Starting the conversation

If you are concerned about someone it may be helpful to raise your concern with them. Before starting the conversation try to understand their situation and plan what you would like to say.

If you would like to chat to someone you can call our confidential support line 24/7 on 1800 667 877.
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Preparation
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Do not worry if you don’t know exactly what to say — it doesn't need to be scripted. Remember being supportive and listening can really help to make a difference.

Plan what you are going to say, but prepare to be flexible. It can really help to steer them towards support services, as this step can seem overwhelming for someone who is having difficulties.

To understand what services are available to them check our service finder or call us on 1800 667 877 to discuss confidentially what our service is able to provide for your friend, colleague or family member.

Timing
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Think about the most appropriate time and place. Find somewhere private where the person will feel comfortable. 

Choose a time when you are both calm, and when you feel the person is most likely to be receptive and able to participate in the discussion. 

You might open with "I’d like to talk something over with you that’s been worrying me. Is this a good time or shall we talk later?"

Having the conversation
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Talk about the changes that you have been observing in them. It is important not to be judgmental, angry or accusing. There's no right way of expressing things – the main thing is to be thoughtful and genuine. An example might be, "I know you’ve been having trouble sleeping and concentrating lately, can we talk about that?"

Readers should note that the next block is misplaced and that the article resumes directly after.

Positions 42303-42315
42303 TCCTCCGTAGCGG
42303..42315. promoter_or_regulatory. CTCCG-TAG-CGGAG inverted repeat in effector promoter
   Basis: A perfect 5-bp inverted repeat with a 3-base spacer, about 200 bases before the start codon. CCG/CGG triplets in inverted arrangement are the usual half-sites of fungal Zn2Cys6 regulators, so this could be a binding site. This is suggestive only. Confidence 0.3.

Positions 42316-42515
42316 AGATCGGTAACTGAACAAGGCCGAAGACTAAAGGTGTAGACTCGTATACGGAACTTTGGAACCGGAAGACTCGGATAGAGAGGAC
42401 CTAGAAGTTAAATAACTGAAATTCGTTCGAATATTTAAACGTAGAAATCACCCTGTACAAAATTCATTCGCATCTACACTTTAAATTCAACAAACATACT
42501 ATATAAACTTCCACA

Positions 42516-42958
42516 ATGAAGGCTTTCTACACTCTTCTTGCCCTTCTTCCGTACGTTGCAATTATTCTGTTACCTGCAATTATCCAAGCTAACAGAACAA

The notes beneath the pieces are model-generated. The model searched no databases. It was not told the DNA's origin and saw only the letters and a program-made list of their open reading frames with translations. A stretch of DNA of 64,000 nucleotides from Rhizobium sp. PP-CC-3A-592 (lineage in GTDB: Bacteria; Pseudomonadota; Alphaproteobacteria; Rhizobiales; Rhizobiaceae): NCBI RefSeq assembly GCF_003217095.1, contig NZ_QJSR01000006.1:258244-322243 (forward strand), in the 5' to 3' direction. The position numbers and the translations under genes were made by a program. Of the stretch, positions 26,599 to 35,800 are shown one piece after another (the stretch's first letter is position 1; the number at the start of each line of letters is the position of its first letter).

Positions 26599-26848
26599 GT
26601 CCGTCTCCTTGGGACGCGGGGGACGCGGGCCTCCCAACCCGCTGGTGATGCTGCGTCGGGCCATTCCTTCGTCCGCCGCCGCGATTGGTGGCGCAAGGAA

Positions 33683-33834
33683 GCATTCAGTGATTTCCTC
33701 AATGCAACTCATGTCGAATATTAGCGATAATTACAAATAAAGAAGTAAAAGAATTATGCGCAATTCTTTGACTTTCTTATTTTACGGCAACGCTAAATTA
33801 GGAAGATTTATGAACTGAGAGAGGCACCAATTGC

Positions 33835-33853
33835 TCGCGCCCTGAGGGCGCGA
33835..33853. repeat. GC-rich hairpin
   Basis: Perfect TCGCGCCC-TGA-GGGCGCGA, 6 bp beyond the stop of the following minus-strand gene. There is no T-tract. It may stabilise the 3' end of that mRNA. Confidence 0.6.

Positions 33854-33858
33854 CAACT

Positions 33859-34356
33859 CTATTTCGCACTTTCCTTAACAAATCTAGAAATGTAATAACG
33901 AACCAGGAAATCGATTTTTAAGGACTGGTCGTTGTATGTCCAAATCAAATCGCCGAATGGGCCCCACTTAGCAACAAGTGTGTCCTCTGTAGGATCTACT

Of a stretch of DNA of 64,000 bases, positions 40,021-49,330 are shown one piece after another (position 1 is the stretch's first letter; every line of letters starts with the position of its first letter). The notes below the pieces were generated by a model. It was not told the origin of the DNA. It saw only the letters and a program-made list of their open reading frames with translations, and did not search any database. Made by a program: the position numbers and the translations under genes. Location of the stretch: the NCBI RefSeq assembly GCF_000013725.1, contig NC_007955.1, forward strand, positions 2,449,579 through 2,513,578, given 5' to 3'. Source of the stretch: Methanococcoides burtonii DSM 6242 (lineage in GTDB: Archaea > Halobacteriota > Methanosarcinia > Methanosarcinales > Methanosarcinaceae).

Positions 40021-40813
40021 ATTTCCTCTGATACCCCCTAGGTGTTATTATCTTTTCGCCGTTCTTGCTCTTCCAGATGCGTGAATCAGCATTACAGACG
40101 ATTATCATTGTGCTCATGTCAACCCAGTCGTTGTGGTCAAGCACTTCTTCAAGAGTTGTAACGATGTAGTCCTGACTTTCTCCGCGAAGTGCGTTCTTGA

Stay calm

Do your best to speak in a calm, quiet voice. Be aware of your own body language, and try to maintain eye contact and sit in a relaxed position.  

Be a good listener

Do not underestimate the power of listening. Giving the person space to talk and letting them know that they have been heard is a valuable and supportive contribution. Remember that this is their story, so don’t try to guess how it plays out. Instead, listen and ask questions.

You don’t need to have all the answers — it’s about the conversation and the support you offer by talking. By showing support and offering to talk, you can make a difference. The person might take action at a later stage or continue the conversation with others.

Have patience

Be patient — it may take a while for the person to process what you are saying and respond to your concerns. Giving the person time to reflect on the discussion is beneficial. Returning to the discussion at a later time may be helpful.

What can I do next?
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If you think that a nurse, midwife or student you know is struggling with a health issue you might like to try and get them some assistance. Why not read about:

Our service provides free and confidential support 24/7, to nurses, midwives and students Australia wide. If you would like to speak to someone call 1800 667 877, or you can request support via email.

If you would like to know a bit more about the service before getting in contact — take a look through accessing support.

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